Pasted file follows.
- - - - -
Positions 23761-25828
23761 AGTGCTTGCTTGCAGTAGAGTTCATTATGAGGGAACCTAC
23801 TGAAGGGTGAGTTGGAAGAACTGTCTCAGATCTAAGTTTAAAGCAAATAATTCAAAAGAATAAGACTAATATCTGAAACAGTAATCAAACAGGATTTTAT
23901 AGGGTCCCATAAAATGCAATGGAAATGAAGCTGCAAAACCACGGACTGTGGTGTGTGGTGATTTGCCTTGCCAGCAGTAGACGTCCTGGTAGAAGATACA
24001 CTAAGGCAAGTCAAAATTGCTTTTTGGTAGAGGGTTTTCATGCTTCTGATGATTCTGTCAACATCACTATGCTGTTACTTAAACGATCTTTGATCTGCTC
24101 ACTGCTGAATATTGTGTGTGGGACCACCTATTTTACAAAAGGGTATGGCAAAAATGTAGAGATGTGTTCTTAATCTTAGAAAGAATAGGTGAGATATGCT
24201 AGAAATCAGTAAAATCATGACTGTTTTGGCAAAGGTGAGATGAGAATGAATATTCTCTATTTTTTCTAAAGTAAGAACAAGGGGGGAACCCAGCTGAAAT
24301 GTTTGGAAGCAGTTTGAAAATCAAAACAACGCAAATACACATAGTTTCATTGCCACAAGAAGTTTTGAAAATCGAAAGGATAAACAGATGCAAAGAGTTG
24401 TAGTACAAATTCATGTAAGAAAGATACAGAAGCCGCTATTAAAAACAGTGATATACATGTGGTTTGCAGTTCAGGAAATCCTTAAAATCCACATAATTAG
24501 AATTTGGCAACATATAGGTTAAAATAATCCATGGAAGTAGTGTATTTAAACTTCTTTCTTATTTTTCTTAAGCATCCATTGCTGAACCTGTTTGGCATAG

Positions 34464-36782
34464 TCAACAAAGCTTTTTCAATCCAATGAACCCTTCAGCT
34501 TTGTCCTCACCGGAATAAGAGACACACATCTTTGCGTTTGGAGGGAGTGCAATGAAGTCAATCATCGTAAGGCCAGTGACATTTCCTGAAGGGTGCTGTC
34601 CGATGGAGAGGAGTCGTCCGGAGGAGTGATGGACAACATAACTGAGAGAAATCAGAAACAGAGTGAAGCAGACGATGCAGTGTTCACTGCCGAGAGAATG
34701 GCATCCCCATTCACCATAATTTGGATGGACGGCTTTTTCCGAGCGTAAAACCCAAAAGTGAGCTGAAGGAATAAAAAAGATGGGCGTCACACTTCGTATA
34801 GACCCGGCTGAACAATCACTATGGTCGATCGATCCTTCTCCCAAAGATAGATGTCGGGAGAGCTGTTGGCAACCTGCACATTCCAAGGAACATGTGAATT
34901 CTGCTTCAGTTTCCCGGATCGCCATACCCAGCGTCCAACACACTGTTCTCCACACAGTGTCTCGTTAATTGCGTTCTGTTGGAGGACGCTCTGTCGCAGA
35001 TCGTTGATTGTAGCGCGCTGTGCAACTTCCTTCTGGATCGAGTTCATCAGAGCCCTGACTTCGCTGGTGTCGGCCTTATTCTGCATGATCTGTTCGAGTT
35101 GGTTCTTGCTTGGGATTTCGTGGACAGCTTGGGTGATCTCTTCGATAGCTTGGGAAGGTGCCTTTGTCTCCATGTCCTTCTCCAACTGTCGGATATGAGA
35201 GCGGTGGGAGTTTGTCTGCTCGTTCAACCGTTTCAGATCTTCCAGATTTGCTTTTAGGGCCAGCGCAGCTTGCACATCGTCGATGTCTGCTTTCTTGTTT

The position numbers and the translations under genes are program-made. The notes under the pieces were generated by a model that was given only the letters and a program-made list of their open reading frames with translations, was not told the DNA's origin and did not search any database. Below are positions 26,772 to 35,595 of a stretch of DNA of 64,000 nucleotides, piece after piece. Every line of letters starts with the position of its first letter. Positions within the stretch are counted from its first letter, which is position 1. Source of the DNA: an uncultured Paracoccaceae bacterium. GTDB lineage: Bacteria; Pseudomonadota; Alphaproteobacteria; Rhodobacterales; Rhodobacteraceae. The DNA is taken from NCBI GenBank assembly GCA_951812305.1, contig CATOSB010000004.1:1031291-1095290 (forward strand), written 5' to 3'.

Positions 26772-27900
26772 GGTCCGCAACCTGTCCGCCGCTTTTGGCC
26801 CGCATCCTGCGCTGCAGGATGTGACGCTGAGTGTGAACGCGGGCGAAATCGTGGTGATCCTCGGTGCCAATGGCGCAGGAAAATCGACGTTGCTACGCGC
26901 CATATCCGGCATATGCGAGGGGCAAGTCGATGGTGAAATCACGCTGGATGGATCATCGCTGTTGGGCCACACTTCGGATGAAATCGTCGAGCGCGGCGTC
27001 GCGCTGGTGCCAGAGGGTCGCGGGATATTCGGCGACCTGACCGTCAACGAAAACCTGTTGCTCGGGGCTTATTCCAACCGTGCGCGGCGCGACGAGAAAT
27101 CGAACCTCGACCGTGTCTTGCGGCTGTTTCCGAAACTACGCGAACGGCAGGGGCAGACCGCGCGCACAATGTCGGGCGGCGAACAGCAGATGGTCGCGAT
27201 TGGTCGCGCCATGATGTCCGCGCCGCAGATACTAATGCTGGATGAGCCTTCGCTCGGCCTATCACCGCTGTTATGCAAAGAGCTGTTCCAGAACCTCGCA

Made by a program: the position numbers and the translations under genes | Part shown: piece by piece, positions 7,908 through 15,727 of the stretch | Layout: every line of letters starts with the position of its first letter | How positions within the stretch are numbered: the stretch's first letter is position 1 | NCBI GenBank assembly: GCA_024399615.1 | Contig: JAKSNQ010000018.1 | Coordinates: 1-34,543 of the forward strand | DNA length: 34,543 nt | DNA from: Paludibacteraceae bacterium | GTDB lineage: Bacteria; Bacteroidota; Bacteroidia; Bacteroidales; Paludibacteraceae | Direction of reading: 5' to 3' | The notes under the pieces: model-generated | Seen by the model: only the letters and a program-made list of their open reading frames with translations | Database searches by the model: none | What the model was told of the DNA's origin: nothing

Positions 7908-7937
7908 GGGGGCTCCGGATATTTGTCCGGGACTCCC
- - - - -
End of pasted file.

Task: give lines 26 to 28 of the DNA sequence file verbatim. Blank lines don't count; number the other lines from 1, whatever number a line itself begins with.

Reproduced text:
27001 GCGCTGGTGCCAGAGGGTCGCGGGATATTCGGCGACCTGACCGTCAACGAAAACCTGTTGCTCGGGGCTTATTCCAACCGTGCGCGGCGCGACGAGAAAT
27101 CGAACCTCGACCGTGTCTTGCGGCTGTTTCCGAAACTACGCGAACGGCAGGGGCAGACCGCGCGCACAATGTCGGGCGGCGAACAGCAGATGGTCGCGAT
27201 TGGTCGCGCCATGATGTCCGCGCCGCAGATACTAATGCTGGATGAGCCTTCGCTCGGCCTATCACCGCTGTTATGCAAAGAGCTGTTCCAGAACCTCGCA